During the fall of 1978, my brother announced that he was going to become a ventriloquist. This isn’t the sort of news a parent wants to hear from their eight-year-old son. I will never forget the look on my father’s face. Our family was gathered around the kitchen table, having a hurried breakfast before fleeing our separate ways, and my dad was trying to read the morning paper in peace. He couldn’t have looked more disturbed if my brother had said, “Some of the guys and I have been experimenting with bondage, and I think I’m a sub/bottom. Can I use my allowance to buy one of those leather masks with zippers for eyes?”

There are a lot of very valid reasons not to reproduce, but the one they never tell you is this: You may, at some point during your child’s life, need to talk them out of a career in ventriloquism.

My father, wise as he was, couldn’t find the right words to explain exactly why this was a bad, bad idea. He just listened to my brother and rubbed his chin and frowned without being too obvious about it. “You do what you want,” he finally said, returning to his newspaper. “Just don’t bring it in the house.”

My brother had his reasons for being lured to ventriloquism, they just weren’t good reasons. It had something to do with an episode of The Love Boat, which featured an African-American ventriloquist act named Tyler and Lester. It was troubling enough that my brother was taking social cues from The Love Boat, but what’s really disturbing is that we were allowed to watch The Love Boat at all. When a parent walks into a room and realizes that their children are looking at Gavin MacLeod in short-shorts, aren’t they morally obligated to destroy the TV with the closest blunt object? And then, if you know anything about parenting, you sit down with your child for a heart-to-heart talk about nautical safe sex and male camel toes.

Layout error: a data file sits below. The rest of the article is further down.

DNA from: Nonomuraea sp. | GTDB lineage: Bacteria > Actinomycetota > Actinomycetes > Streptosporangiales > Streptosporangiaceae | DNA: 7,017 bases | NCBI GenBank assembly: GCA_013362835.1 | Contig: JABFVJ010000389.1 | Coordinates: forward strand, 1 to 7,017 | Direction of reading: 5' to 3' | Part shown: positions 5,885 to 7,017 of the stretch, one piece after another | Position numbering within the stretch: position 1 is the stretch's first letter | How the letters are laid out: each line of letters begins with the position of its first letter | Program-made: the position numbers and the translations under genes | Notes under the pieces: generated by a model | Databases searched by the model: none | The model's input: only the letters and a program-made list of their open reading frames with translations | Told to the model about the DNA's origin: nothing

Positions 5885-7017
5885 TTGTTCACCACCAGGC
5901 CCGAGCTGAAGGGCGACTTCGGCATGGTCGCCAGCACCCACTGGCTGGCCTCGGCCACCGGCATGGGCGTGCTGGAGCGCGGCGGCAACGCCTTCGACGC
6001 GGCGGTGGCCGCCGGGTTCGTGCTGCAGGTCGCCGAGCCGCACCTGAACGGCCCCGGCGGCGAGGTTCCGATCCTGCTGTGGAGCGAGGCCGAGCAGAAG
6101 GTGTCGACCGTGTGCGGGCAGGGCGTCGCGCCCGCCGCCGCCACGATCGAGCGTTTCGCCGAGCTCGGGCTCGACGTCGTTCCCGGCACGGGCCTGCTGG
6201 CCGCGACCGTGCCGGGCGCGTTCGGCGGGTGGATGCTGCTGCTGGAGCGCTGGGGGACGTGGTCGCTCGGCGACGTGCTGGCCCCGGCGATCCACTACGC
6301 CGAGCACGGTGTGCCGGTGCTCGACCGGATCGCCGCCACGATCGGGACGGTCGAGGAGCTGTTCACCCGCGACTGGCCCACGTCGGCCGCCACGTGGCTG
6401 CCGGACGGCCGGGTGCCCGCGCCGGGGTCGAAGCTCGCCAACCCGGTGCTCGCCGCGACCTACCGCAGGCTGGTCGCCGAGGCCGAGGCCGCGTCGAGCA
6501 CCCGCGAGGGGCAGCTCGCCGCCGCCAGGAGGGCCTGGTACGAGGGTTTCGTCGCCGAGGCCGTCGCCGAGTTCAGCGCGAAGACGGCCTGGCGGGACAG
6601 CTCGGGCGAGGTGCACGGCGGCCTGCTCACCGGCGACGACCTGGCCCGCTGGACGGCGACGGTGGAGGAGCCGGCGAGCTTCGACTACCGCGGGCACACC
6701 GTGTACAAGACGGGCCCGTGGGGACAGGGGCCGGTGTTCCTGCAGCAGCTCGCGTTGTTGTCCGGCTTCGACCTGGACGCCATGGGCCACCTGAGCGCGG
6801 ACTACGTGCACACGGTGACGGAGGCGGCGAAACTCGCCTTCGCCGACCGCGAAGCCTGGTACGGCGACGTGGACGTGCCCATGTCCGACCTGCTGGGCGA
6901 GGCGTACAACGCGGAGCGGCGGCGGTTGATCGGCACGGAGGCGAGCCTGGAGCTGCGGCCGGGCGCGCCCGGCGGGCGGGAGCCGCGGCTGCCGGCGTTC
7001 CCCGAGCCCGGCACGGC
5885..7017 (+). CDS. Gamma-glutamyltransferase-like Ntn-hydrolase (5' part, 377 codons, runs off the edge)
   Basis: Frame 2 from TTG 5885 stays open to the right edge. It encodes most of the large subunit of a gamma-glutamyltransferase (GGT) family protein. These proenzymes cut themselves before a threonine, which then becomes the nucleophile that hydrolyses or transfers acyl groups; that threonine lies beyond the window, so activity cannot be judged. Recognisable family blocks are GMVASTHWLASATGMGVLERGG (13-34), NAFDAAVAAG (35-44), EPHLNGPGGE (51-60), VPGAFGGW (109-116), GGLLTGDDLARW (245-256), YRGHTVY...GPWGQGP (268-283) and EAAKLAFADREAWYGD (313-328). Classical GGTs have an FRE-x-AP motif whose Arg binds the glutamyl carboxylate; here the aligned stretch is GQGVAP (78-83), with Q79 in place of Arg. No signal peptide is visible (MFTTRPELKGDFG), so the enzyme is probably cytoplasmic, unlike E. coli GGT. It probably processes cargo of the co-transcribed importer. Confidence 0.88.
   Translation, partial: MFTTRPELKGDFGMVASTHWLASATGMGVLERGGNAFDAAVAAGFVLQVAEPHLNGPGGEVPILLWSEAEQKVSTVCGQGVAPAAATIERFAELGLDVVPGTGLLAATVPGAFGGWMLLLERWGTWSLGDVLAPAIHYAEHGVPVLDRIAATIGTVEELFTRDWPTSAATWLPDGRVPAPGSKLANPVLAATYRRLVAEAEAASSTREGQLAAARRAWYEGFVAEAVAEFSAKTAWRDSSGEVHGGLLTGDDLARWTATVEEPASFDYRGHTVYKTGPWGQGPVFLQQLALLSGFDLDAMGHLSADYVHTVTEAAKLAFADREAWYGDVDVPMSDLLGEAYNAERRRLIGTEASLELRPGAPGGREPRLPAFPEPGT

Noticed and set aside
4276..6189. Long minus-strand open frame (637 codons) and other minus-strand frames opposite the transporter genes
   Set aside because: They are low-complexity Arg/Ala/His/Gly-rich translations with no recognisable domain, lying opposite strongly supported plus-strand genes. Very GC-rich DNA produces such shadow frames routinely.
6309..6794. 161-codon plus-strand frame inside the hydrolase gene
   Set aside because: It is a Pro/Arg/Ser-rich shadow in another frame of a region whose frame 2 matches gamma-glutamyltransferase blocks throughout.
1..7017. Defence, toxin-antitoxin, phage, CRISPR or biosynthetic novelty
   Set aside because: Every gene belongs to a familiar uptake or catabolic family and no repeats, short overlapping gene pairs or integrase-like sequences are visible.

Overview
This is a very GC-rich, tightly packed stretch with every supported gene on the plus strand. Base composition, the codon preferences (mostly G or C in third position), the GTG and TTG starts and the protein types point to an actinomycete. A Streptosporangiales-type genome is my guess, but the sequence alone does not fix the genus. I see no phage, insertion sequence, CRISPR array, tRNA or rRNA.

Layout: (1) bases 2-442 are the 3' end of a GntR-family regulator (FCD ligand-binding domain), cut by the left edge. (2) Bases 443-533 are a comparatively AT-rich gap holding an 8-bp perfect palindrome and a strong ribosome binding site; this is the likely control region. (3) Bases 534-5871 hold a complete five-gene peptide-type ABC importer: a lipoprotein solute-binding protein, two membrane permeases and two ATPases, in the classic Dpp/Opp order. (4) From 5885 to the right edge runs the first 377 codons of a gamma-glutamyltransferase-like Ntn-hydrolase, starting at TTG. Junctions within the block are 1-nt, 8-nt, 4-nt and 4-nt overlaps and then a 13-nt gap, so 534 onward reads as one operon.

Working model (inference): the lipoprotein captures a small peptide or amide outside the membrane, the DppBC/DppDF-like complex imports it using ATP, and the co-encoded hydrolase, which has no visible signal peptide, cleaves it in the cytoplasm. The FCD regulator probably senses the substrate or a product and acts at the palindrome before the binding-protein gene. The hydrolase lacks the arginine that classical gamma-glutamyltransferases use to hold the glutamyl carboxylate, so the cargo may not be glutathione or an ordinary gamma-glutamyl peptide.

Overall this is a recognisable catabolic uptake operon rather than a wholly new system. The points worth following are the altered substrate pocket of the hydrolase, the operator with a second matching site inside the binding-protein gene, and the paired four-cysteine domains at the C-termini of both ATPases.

There was no talking my brother out of his choice. He’d even picked out his dummy from the Johnson Smith catalog, carefully selected from a diverse selection of three. It came with a monocle and a top hat, and vaguely resembled Charlie McCarthy, if Charlie McCarthy had made some major career missteps and ended up doing dinner theater in Michigan and developed an addiction to Oxycontin.

Of course, if my brother decided to do something, I had to imitate him. Never mind that I was two years older, and long past the age when an interest in ventriloquism, however casual, could be easily dismissed as “just a stage he’s going through.” Not wanting to be too obvious in my plagiarism, I picked the next most appealing dummy in the catalog: A freckled redhead named Danny O’Day, dressed in a plaid jacket and bow-tie. One look at Danny and you knew his entire backstory. He was probably the manager of an Orange Julius at his local mall, and he enjoyed playing the French Horn, chaperoning church social hay rides and crying himself to sleep. He’d kissed a guy once, but it was in college and he’d had too many wine coolers so he didn’t think it counted. His favorite karaoke song was “Playground in My Mind,”  he’d seriously contemplated growing a mustache and he’d eventually die in his mid-40s after a botched attempt at erotic asphyxiation.